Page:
I’ve lost count of the number of times we’ve met new clients because their WordPress sites have gone down, in many respects it’s opened the door to some wonderful relationships and opportunities but does this mean that WordPress isn’t good?
No! WordPress is awesome and allows companies of all sizes to benefit from its powerful capabilities that are unmatched by any other CMS on the market.
So what’s the problem I hear you ask?
WordPress is a CMS but its functionality can be extended through the use of plugins and custom themes which can be installed at a click of a button from within its admin user interface. This clever functionality allows companies to bootstrap different types of business models outside of the CMS spectrum without any technical knowledge whatsoever.
What risks derive from Themes or Plugins:
Plugins can carry risks and vulnerabilities, not because the market place allows malicious code to be released to millions of unsuspecting users. It’s usually down to coding practices and loop holes overlooked by theme/plugin developers that can have a domino effect. When a vulnerability is exposed it’s quite a straight forward process to find thousands of other WordPress sites that are using the same plugin or theme, one popular technique hackers use is called “dorking”.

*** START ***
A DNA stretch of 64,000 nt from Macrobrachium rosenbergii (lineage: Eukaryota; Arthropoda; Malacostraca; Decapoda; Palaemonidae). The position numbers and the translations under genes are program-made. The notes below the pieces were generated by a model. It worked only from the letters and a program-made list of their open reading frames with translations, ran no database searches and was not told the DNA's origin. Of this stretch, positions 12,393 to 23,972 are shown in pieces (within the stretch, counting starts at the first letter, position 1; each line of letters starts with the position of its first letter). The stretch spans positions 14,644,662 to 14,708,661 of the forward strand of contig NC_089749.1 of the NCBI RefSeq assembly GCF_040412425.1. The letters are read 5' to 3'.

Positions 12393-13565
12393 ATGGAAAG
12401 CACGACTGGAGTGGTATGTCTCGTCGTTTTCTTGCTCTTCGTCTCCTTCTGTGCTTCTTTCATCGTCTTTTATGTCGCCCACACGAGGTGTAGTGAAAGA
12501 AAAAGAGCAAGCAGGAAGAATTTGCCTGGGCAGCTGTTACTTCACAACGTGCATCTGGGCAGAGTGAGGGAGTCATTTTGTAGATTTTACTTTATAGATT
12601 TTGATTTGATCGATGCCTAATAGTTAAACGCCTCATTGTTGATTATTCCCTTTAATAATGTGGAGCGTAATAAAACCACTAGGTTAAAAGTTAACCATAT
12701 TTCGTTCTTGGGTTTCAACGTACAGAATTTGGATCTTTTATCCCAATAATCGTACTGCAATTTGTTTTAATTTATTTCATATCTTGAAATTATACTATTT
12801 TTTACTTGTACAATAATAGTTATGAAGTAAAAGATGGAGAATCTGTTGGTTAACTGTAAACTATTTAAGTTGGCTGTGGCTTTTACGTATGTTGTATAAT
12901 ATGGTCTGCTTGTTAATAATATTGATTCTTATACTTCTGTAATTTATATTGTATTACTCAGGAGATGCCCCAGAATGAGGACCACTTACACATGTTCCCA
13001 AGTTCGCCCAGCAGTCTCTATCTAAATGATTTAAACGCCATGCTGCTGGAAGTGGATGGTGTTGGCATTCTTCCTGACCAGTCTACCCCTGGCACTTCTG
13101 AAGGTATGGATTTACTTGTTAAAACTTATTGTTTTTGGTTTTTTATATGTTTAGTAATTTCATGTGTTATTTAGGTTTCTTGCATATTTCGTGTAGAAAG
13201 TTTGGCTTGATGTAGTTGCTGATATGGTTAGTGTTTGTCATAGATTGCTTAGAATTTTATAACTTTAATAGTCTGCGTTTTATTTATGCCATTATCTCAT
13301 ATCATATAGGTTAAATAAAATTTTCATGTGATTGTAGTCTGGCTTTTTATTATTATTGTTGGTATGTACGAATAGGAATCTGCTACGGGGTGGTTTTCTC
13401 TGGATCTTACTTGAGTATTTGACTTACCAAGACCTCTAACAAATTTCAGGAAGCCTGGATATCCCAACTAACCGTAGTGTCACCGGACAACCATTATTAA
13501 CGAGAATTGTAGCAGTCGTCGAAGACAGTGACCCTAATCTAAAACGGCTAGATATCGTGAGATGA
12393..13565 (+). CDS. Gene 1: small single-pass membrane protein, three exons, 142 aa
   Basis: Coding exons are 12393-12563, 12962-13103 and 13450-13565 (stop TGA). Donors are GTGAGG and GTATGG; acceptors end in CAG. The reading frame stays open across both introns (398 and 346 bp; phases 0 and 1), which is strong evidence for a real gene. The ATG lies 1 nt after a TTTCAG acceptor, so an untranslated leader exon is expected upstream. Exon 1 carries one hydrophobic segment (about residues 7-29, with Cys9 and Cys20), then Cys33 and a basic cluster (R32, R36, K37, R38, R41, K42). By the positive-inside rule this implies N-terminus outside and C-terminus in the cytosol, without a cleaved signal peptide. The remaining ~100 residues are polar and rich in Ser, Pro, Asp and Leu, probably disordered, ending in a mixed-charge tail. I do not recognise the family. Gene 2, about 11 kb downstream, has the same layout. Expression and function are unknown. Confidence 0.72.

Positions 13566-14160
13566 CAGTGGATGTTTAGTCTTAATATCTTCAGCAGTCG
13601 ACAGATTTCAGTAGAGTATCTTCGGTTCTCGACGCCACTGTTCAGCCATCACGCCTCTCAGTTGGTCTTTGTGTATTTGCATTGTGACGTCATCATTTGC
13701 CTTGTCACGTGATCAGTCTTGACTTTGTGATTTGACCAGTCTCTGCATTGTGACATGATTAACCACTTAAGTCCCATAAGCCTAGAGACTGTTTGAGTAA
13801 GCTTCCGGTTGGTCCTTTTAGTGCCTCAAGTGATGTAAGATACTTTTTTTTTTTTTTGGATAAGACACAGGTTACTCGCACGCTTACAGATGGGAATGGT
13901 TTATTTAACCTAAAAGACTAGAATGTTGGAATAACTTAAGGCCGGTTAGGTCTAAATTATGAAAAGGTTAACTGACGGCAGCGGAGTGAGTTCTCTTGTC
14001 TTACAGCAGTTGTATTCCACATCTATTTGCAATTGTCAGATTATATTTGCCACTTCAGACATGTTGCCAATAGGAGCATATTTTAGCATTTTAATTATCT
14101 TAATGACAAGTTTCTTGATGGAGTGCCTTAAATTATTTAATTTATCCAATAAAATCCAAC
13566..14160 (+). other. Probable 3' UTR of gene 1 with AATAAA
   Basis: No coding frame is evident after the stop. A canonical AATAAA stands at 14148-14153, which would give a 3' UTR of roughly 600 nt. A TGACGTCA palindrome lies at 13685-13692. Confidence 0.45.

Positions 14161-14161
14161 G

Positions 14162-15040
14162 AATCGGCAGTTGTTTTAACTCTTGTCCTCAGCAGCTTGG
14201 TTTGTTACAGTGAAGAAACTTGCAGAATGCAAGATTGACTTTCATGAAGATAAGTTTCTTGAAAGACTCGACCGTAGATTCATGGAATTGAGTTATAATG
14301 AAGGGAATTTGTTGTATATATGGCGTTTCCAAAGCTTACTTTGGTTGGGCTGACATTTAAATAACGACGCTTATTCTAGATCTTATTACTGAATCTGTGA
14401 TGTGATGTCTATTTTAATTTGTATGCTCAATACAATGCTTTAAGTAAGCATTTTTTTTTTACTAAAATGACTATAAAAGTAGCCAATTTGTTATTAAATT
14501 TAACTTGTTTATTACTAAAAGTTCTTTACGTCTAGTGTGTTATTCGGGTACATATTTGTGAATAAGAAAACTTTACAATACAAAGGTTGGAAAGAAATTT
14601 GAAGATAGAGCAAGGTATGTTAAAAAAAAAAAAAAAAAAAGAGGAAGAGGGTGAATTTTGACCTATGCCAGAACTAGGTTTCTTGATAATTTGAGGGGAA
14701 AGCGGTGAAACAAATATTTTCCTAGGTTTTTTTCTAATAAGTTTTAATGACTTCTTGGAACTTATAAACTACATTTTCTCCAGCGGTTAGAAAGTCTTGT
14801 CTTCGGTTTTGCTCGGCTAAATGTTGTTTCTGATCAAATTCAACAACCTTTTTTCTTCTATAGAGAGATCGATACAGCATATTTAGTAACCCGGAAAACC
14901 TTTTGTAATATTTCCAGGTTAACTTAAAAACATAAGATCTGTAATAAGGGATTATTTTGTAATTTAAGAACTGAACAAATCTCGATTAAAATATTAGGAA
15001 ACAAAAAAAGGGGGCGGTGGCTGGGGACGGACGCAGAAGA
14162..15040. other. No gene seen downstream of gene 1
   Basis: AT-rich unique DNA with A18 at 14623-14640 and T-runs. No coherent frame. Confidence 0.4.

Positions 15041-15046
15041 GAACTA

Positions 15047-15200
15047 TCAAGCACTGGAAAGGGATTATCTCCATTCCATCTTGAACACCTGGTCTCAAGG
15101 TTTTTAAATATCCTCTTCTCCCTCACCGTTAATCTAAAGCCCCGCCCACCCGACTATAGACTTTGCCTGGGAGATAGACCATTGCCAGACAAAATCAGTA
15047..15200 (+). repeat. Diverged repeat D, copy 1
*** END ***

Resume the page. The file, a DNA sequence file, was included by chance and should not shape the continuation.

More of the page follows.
Risks associated with configuration:
Setting up a WordPress website is a piece of cake, it so easy just about anyone can create one without hiring developers. The problem in this scenario is due to ease of setup, the person who is installing WordPress may not have experience with basic security such as file permissions or web server configuration and as a result important, yet basic security is overlooked.
It’s fair to say this isn’t an isolated WordPress problem and virtually every application has the potential to succumb to the risk of being hacked if it’s not correctly configured. WordPress powers more than 75 million websites so it’s likely to get the brunt of bad press when it comes to websites being hacked despite the cause.
2. Keep your plugins and WordPress up to date.
3. When you install WordPress on to your server be sure to set the file and folder permissions correctly details of how to do this can be found on the Official WordPress Website.
4. Disabling directory listing is handled in web server configuration and its important that its enabled so that hackers can’t see the files or folders visible on your server.
TIP: To check if your web folders are exposed to the public simply open a web browser and type: http://yourwebsite.com/wp-content/uploads –try replacing “uploads” with “plugins” too. If your web browser shows you a list of files you should have someone look into it immediately.
5. Harden WordPress using .htaccess –If you’re wondering what this is don’t worry we’ve created a few .htaccess files that you can use to protect your WordPress site, click here to get them.
6. Installing an SSL certificate is pretty important these days, not just to protect your users and visitors to your website but because it contributes towards better search engine visibility as well.